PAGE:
There are many more. I have just listed those that I thought were entertaining to watch though not Oscar quality. My omission of other Canadian productions is not censorship by the way, it is me exercising my right to post or not post whatever the hell I want.
There are a few commonalities in the listing of the above films. All of them proved to be financially successful. All of them made it into popular distribution. All of them pursued genre niches such as cult horror and tasteless comedy that was not as common back then. All of them used creativity instead of massive funding in order to be entertaining. It may be noted that all of the above are from the late 70s early 80s. Much of the reason for that is that government funding for films was not as lucrative back then. If a producer wanted to have their production financed, they actually had to produce a financially viable film.
As with most things subsidized, when the producer no longer has to worry about the quality of the product, the outcome is almost invariably crap. As long as we are funding garbage, we likely will not see many more films break into the broader North American market as we used to. It should come as no surprise that the government funded, 2007 Canadian production Young People Fucking will likely never be shown outside of the odd film festival and perhaps late at night on government subsidised stations such as Showcase.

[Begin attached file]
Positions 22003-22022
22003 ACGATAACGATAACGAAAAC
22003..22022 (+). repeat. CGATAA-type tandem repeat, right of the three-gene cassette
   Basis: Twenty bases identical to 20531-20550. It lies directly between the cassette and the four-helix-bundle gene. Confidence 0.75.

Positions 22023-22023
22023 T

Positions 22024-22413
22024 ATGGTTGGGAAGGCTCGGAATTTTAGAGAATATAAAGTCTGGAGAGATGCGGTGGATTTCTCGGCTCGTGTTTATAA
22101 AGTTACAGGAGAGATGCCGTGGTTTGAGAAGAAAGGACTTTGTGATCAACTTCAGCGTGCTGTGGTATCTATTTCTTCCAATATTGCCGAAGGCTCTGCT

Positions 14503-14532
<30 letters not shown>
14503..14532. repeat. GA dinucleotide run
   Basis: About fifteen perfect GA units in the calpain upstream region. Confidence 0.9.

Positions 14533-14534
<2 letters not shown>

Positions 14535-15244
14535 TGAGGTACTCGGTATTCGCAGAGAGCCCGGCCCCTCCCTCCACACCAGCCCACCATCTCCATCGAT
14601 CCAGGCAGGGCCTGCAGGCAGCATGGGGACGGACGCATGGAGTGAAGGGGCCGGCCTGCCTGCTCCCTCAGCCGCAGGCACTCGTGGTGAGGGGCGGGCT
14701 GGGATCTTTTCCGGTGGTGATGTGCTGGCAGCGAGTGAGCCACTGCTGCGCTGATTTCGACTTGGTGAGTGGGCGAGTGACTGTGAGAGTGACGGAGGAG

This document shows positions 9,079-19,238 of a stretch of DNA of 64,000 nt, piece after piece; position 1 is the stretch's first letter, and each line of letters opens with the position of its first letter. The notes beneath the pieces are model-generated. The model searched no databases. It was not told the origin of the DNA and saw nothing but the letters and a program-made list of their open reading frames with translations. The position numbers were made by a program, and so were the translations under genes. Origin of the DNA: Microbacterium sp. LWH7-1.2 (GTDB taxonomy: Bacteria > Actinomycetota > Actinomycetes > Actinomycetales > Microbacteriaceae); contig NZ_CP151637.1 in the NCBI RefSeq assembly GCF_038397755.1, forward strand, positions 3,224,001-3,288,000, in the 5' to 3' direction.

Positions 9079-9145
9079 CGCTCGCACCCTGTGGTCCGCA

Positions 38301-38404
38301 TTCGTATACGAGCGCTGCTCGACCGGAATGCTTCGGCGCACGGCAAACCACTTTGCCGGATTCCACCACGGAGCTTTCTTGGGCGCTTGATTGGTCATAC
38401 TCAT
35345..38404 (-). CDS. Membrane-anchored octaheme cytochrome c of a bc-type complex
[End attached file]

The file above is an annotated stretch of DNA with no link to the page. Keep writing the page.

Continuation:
When trash gets subsidized, truly talented and creative people will often leave for greener pastures. Canada has exported far more actors and directors than it has movies these days. We have the talent, but talented people often have ambition. They would like to see something more for their careers than being part of some subsidized sub-rate “artistic” production in Canada that will only be shown in the most obscure of independent theaters.
We have talent in Canada. Lets keep it here by letting popular demand determine what is produced in film as opposed to talent in mooching for tax-funded handouts. If anything, many of these artists are censoring themselves in a roundabout way by relegating our film industry to a non-profitable niche-market for the latte-crowd to view in little film festivals.
Our proximity to the United States is often what is cited as the reason that taxpayer money is required to shore up Canadian productions. That is simply BS. The United States is a huge market and hey… they speak exactly the same language as us. It is a great opportunity for film to have a huge and similar culture and market right next door to us in order to market our productions to. We used to successfully do just that and we could do it again.
Back to the initial point of this rant, there is no unfair censorship of films happening in Canada. Those who want to produce material that remain within the bounds of good taste will still likely qualify to get funding from the taxpayer’s teat (for now). Those who want to push the limits of good taste can still produce whatever the hell they want, they are not censored but it is time they became self-funding.